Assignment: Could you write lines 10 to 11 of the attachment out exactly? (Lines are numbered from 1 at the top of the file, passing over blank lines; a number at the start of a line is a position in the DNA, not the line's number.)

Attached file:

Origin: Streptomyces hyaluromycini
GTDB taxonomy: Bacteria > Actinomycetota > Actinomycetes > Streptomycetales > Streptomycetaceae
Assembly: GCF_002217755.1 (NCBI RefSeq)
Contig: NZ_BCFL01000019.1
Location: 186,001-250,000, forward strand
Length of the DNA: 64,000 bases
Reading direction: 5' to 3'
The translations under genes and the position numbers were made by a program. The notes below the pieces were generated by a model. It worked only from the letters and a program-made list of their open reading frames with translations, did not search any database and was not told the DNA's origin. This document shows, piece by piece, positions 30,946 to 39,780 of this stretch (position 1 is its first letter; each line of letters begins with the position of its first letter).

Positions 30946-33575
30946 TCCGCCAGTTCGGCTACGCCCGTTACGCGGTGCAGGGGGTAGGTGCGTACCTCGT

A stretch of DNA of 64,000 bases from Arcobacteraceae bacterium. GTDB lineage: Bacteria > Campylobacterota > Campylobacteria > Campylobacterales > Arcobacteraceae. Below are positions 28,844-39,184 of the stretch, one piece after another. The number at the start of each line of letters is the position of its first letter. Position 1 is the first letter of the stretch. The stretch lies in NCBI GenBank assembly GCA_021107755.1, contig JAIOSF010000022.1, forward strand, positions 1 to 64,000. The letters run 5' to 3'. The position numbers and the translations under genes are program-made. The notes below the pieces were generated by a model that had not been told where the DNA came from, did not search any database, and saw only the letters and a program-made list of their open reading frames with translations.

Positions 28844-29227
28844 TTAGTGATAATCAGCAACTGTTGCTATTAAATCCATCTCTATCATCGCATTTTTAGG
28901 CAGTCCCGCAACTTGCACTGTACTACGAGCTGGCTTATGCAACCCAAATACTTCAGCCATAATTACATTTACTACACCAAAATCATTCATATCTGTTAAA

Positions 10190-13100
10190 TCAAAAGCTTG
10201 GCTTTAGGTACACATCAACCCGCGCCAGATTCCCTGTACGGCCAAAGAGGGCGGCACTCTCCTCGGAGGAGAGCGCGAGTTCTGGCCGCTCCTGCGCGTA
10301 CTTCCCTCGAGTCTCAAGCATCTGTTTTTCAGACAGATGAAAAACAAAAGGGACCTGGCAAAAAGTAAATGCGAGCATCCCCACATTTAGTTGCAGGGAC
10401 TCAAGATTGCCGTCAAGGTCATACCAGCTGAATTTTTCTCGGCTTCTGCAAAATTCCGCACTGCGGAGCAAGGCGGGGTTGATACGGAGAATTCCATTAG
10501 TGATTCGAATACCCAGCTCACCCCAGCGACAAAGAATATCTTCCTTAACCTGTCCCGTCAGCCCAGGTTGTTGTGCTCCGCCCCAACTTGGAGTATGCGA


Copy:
30946 TCCGCCAGTTCGGCTACGCCCGTTACGCGGTGCAGGGGGTAGGTGCGTACCTCGT

A stretch of DNA of 64,000 bases from Arcobacteraceae bacterium. GTDB lineage: Bacteria > Campylobacterota > Campylobacteria > Campylobacterales > Arcobacteraceae. Below are positions 28,844-39,184 of the stretch, one piece after another. The number at the start of each line of letters is the position of its first letter. Position 1 is the first letter of the stretch. The stretch lies in NCBI GenBank assembly GCA_021107755.1, contig JAIOSF010000022.1, forward strand, positions 1 to 64,000. The letters run 5' to 3'. The position numbers and the translations under genes are program-made. The notes below the pieces were generated by a model that had not been told where the DNA came from, did not search any database, and saw only the letters and a program-made list of their open reading frames with translations.